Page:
If you practice yoga, you are probably aware of how positive the results can bring to your body. Studies have shown that yoga can help in slimming, muscle building and shaping, joint mobility and chronic pain, such as rheumatoid arthritis. But did you know that this ancient practitioner can also improve your mental health and ability? A recent Miami-led research conducted by H. Lavretsky in adults who suffered from mild memory impairment has shown how healthy yoga can be for the human brain.

Results of the study

Researchers, who were well aware of the physical benefits of yoga, tried to understand what mental or cognitive benefits this exercise had. The study was conducted on a group of middle and senior age volunteers who experienced a worsening of memory and were actually diagnosed with mild worsening of cognitive function, a condition that may be a precursor to Alzheimer’s disease or other forms of dementia.

Scientists have analyzed the brains of all participants to determine the basal level of their mental functions. They then divided the participants into two separate groups. The first one, in addition to an hour of brain training session, had to practice similar tasks on the subject for fifteen minutes at home, while the other group had an hour of Kundalini yoga exercises and fifteen minutes of exercises every day at home. (Both groups have therefore spent the same time in practice).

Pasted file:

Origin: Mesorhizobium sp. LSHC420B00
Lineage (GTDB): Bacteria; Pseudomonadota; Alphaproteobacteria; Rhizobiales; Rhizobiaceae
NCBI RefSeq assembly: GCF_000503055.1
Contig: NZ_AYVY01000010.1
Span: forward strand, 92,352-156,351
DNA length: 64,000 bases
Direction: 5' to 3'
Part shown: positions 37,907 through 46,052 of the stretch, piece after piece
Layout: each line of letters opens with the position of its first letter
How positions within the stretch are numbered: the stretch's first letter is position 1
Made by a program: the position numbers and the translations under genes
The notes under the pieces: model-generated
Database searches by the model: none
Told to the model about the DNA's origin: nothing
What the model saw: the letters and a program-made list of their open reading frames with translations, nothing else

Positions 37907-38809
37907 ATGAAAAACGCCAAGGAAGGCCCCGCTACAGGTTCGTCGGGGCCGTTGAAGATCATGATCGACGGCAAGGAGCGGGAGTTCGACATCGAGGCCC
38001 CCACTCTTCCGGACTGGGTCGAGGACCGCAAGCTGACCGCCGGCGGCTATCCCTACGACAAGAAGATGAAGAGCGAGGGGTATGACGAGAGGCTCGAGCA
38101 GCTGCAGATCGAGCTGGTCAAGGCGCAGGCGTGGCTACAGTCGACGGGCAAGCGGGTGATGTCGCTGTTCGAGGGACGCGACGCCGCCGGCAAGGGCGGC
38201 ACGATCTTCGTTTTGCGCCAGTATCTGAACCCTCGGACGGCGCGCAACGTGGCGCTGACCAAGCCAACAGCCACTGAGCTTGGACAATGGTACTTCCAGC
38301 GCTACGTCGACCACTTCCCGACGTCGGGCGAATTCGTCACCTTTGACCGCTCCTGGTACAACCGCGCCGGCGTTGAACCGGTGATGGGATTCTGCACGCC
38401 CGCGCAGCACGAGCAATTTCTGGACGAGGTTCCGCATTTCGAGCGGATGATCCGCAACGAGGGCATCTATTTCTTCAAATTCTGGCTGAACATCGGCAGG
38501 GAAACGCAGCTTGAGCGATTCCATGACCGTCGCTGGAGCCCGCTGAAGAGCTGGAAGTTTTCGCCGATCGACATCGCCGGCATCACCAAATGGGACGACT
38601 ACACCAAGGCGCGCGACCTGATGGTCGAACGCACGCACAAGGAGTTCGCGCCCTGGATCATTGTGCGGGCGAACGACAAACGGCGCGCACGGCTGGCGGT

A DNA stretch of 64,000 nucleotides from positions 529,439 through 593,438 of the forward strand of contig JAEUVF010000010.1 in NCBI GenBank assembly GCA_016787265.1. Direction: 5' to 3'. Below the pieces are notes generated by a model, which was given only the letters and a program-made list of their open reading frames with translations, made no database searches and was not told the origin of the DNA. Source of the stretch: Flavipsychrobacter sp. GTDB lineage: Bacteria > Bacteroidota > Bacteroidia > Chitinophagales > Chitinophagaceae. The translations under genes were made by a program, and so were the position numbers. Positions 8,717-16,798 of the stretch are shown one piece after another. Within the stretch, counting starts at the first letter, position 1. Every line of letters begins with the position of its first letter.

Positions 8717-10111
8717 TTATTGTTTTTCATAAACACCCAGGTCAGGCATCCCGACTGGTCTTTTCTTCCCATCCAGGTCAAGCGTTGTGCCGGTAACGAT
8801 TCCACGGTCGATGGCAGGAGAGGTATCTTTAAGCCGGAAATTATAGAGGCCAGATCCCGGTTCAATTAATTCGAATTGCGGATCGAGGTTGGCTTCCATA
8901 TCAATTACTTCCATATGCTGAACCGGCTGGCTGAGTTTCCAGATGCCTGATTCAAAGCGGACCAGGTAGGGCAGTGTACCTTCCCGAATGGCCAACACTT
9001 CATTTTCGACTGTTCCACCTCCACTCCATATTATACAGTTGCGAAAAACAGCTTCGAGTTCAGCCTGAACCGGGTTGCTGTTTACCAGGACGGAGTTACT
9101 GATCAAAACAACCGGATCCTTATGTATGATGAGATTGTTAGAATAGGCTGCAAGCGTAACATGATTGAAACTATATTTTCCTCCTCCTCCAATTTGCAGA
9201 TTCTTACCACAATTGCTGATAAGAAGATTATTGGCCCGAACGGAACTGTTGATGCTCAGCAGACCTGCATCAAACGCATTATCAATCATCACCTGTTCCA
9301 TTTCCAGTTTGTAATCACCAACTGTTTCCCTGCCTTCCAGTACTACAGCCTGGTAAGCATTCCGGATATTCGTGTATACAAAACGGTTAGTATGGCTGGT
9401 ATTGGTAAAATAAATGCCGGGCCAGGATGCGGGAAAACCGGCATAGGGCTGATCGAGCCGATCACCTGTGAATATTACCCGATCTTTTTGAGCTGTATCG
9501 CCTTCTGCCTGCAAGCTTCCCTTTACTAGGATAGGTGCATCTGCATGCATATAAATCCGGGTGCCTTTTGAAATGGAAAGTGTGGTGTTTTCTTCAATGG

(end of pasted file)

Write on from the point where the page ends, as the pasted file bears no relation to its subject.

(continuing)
Three months later, the brain activity of all volunteers was again analyzed to detect any change due to previous intervention. Both groups of patients have been found to experience improvements in brain areas that affect memory and language skills. However, the group involved in yoga exercises also showed improvements in areas of the brain where concentration and attention are concentrated. In other words, these individuals also had a higher ability to concentrate, indicating that yoga had a greater impact on mental performance than the brain training program.

Study in Context

Interesting in this study is that it is not the only one. It is part of a growing body of evidence that yoga has, in addition to physical and mental benefits.

In the past, similar clinical trials have shown a positive relationship between exercise and depression, attention deficit hyperactivity disorder (ADHD), post traumatic stress disorder, and even serious psychotic disorders such as schizophrenia. One study even confirmed that this seemingly simple and mild practice is more effective for improving brain function than, for example, aerobics.

In short, there is more and more evidence that yoga, besides physical fitness, is also able to positively influence the state of mind, not only in memory failure but also in mental disorders such as anxiety, depression, ADHD, or schizophrenia. This exercise is therefore a comprehensive way to improve all aspects of health and to bring joy and satisfaction to those who deal with it on a daily basis.

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